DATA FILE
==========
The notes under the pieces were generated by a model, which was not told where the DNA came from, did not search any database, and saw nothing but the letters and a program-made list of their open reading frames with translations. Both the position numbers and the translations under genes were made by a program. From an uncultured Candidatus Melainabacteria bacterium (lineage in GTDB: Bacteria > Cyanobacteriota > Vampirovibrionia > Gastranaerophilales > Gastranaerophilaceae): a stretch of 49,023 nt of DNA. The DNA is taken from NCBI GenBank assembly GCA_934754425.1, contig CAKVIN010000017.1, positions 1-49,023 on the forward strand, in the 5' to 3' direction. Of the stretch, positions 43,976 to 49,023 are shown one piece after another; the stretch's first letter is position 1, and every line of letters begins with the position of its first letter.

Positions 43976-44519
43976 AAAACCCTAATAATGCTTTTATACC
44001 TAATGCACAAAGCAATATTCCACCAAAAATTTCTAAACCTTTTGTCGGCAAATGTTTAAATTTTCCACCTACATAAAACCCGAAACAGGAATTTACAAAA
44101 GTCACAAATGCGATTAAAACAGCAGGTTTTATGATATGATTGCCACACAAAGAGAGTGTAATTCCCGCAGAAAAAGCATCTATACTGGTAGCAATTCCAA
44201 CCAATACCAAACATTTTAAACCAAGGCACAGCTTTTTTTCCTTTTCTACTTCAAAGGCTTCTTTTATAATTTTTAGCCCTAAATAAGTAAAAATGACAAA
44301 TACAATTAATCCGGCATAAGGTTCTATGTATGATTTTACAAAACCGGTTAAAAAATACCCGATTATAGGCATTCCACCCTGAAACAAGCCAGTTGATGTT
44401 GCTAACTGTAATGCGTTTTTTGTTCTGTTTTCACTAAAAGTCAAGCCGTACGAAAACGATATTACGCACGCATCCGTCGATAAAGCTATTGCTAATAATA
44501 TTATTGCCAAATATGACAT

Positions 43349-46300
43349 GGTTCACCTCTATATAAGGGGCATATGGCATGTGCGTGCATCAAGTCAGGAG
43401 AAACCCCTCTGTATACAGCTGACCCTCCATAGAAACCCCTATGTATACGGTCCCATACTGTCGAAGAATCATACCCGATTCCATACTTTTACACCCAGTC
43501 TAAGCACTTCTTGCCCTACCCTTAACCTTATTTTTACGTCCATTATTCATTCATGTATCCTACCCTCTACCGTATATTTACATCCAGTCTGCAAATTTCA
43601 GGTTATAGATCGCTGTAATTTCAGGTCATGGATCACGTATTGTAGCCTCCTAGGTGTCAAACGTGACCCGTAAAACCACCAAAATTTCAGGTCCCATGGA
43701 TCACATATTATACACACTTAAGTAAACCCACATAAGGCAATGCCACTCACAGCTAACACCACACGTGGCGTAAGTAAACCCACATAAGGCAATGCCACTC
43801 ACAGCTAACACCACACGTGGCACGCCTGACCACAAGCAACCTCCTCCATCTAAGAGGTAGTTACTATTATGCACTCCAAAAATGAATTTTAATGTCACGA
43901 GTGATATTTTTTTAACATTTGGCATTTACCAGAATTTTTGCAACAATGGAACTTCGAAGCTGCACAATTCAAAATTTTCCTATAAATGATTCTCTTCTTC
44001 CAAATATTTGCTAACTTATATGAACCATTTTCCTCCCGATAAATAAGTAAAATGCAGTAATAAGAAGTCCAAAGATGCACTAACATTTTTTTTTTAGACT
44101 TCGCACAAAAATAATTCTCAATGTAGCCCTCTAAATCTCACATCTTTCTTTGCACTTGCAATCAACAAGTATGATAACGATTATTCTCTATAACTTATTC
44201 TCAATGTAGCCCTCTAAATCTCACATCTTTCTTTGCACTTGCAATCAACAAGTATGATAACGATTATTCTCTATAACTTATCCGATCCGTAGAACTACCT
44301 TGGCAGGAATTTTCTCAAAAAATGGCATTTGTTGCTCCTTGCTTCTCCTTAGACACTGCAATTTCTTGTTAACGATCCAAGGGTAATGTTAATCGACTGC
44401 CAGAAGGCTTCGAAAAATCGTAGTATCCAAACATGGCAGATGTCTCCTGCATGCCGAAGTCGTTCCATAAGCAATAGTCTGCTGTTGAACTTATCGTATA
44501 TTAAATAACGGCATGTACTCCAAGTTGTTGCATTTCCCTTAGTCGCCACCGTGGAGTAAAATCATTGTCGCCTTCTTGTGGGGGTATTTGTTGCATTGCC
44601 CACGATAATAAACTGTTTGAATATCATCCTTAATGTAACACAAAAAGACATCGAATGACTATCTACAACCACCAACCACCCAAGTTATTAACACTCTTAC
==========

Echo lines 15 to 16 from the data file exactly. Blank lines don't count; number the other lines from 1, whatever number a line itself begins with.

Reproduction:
43701 TCACATATTATACACACTTAAGTAAACCCACATAAGGCAATGCCACTCACAGCTAACACCACACGTGGCGTAAGTAAACCCACATAAGGCAATGCCACTC
43801 ACAGCTAACACCACACGTGGCACGCCTGACCACAAGCAACCTCCTCCATCTAAGAGGTAGTTACTATTATGCACTCCAAAAATGAATTTTAATGTCACGA